Water is life: a now familiar phrase and declaration of an inalienable right. Survival of life depends on the water cycle which ebbs and flows from ocean to sky, sky to land, land to ocean. There is no beginning, no end. The water cycle cannot be escaped but the intensity can change and by extension life will change. Catalina Island and many other regions in California are experiencing a drought which causes stress for plants, animals, and people. How do we adapt? what lessons can we learn? how do we take responsibility?
I pondered these questions and our course reading material while climbing a trail above the Nature Center at Avalon in search of a coastal prickly pear specimen (Opuntia littoralis). We had been assigned to choose a plant for field observation and I decided on this abundant, even weedy, cactus shrub. I would not settle on just any specimen though. I wanted one with a view. I found my plant only a few yards off-trail on a south-facing, rocky slope in bloom after the recent rains, surrounded by white sage (Salvia apiana), toyon (Heteromelas arbutifolia), and a sprinkling of what I learned later from a fellow classmate is silver clover (Acmispon argophyllus var. argenteus). I opened my field notebook and began to follow the method of recording my observations as outlined by our instructor and the textbook. A gentle fog moving over the distant hilltops reminded me of the orographic effect I had read about on the ferry earlier. Water on the island is valuable in any amount, even if only by way of a modest coastal marine layer.
One reason I chose the coastal prickly pear is it seemed fun to draw. Oblong and oviate, this edible, fruiting cactus has beautiful yellow flowers with dull red bruises. My notes for the day mention three pre-bloom, one full-bloom, and three post-bloom flowers. The full-bloom and a pre-bloom flower adjacent to one another captivated me and I chose to focus on them for my first drawing in my field notebook. In my naivete I struggled to name the parts of the plant. Branches? stems? pads? thorns? buds? I wrote "anatomy?" as a reminder to answer these questions. Later in my research I encountered the species Wikipedia page and found it to be flagged for a citation about the dull, red hue found in the flower. I sought a way to provide a good source for what I had observed and discovered the UC Berkeley Jepson Herbarium site which confirms the red color, plant anatomy, and a whole lot more.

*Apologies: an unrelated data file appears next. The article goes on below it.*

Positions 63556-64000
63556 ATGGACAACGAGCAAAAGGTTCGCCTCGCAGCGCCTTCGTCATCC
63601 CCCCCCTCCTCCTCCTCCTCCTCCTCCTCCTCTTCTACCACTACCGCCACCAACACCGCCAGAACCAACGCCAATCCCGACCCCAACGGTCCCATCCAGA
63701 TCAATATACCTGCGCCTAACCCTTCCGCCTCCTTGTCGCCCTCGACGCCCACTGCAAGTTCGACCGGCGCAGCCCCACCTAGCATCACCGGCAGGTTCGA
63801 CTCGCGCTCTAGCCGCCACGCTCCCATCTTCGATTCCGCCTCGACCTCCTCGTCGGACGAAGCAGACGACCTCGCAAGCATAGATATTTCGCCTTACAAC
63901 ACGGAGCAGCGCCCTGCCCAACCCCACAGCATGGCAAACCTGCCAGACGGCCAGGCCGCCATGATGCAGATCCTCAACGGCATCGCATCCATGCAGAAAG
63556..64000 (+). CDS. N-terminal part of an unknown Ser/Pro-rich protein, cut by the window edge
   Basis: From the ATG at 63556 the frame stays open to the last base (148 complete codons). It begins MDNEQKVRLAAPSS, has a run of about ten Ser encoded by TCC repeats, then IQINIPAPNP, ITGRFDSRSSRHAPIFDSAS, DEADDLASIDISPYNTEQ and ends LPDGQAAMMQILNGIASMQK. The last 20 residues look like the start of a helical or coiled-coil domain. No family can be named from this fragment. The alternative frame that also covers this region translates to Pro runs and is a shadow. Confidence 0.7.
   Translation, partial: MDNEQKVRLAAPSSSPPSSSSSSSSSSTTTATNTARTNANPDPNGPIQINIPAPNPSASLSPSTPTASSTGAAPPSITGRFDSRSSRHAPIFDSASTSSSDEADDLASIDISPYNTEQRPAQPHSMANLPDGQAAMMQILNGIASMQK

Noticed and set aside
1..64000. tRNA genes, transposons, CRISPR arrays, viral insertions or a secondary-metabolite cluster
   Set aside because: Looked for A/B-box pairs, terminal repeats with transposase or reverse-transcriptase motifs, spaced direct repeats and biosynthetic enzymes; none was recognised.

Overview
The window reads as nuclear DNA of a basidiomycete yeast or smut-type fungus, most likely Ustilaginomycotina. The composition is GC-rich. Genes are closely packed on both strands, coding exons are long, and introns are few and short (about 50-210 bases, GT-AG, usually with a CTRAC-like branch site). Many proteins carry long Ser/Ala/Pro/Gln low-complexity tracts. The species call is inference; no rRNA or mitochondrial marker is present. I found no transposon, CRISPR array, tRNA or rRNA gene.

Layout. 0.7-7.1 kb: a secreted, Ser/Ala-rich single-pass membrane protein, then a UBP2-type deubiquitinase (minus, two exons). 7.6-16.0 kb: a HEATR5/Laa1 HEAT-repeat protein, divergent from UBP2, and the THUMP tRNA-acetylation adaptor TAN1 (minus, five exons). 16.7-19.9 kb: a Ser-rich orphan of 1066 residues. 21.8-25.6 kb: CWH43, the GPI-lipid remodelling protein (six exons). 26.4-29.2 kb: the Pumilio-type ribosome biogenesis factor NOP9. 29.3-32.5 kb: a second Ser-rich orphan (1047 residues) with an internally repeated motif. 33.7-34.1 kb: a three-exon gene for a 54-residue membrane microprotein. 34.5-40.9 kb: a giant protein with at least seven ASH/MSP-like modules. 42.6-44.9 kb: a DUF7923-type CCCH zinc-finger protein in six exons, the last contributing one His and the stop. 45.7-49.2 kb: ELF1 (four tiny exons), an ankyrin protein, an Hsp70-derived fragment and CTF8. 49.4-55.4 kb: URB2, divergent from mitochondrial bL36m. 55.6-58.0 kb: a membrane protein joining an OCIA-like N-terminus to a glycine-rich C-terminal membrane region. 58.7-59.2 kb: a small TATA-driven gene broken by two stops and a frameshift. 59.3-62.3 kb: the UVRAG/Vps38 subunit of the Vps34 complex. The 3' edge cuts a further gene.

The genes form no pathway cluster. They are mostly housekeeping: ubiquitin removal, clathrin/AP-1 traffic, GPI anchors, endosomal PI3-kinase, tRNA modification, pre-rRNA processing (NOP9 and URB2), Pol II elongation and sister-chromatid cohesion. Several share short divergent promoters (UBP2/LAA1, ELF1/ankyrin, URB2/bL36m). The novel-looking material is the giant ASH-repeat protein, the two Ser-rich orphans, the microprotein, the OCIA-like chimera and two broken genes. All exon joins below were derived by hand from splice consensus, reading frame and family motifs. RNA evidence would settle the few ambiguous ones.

|(click to enlarge photos)|
How does this plant survive a drought? We might say it is obviously adapted to dry weather, storing water in its fleshy branches and protecting itself with spines. We learned from our text and lectures about transpiration -- the process by which plants "breathe out" water vapor as part of photosynthesis. It turns out transpiration in Opuntia only occurs at night when they "breathe in" carbon dioxide, reducing the release of water vapor due to cooler temperatures and thereby retaining some water which might otherwise be lost during hot days. It reminds me of when people walk in a desert at night to avoid perspiration. I respect this unique adaptation of cacti and succulents as a kind of wisdom.
|My notes from Steve Dickey's lecture|
Hydrology consultant Steve Dickey was the guest lecturer for our third week's class meeting. No stranger to the island, he discussed the unique characteristics of water on Catalina. We learned that rainstorms on the ocean are the primary source of water for the island, the orographic effect negligible, and snow extremely rare. Alluviums do not provide much water as the soil is thin and most rainfall quickly drains to the sea. As an alternative to seawater desalination and reservoirs, Dickey posited bedrock wells. He explained that even very dense rocks like granite hold extricable groundwater (which may still may need treatment). A fellow student asked if such a thing is truly possible on Catalina to which Dickey responded yes, if properly managed. People have their ways of adapting to water scarcity too, exploring solutions we hope are filled with wisdom.
tickled island peaks
below marine layer fog